This blog is intended to go along with Population: An Introduction to Concepts and Issues, by John R. Weeks, published by Cengage Learning. The latest edition is the 13th (it will be out in January 2020), but this blog is meant to complement any edition of the book by showing the way in which demographic issues are regularly in the news.

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Wednesday, December 2, 2015

Africa's Population Growth Remains a Global Issue

The National Academy of Sciences has just released a new report on "The Determinants of Recent Trends in Fertility in Sub-Saharan Africa: A Workshop Summary." This summarizes the work of a panel of demographers that met this past summer to assess where Africa is heading. The focus is on fertility, but that of course underlies everything else that is going on. Sub-Saharan Africa remains a region of the world with higher than average fertility and lower than average economic growth. This is not a good combination. There are a lot of important details in the report but the following comments from John Cleland of the London School of Hygiene and Tropical Medicine really struck me:
Sub-Saharan Africa is also already the region of the world with the largest prevalence of
undernourishment, Cleland explained, with 32.7 percent of the region’s population having had insufficient nutrition in the years 2011 to 2013. To meet the needs of a growing population, the region will need to double its food availability over the next 35 years, he said.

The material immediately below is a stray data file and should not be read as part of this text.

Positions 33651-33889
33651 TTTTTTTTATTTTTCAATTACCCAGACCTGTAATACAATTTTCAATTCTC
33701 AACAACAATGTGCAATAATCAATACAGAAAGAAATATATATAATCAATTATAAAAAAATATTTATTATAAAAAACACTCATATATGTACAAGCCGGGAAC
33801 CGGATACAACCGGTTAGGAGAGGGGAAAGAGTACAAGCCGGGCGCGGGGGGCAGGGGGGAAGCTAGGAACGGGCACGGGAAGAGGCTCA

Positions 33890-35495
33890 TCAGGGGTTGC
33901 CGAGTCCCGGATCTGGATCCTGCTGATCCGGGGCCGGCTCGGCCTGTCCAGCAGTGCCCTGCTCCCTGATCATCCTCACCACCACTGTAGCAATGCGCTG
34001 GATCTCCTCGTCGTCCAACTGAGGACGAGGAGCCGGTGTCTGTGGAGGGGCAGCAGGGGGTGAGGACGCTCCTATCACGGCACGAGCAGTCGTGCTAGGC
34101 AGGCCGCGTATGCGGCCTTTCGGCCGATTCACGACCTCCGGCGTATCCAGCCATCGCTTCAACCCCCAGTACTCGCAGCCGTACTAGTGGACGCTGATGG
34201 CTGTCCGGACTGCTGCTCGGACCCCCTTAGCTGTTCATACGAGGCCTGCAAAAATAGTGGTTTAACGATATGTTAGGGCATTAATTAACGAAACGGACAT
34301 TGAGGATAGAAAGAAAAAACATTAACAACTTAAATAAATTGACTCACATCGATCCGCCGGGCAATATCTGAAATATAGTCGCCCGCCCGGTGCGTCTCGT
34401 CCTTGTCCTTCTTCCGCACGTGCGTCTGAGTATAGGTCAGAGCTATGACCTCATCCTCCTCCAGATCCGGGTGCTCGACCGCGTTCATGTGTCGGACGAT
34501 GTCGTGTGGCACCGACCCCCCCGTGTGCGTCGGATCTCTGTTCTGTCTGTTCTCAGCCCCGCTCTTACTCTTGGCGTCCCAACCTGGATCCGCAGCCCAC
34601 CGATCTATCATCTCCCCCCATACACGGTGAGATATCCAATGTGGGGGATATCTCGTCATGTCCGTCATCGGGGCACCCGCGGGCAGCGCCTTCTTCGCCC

This will be difficult, Cleland explained. Agriculture accounts for 64 percent of
employment in the region, but 80 percent of farms are less than 2 hectares in size and ownership rights are often insecure. Yields are not improving and 95 percent of crops are dependent on rain, as opposed to irrigation. Seventy percent of arable soil is degraded and the region currently imports 31 percent of its cereals, at a cost of $30 to 50 billion annually. He noted the possibility of ameliorating some of these problems, but added that many countries have reached the limits of their capacity. The ratio of the agricultural population to arable land will likely increase, he explained, which will in turn lead to overexploitation of fragile land and further soil degradation. As farms become smaller, the possibilities for innovation and the production of surplus will decline. The insecurity of many farmers’ tenure on their land is a further disincentive to invest in long-term improvements. The biggest threat, however, comes from the erratic rainfall patterns and increases in temperatures that have already begun as a result of global climate change.
And if the graph below doesn't get your attention, nothing will:

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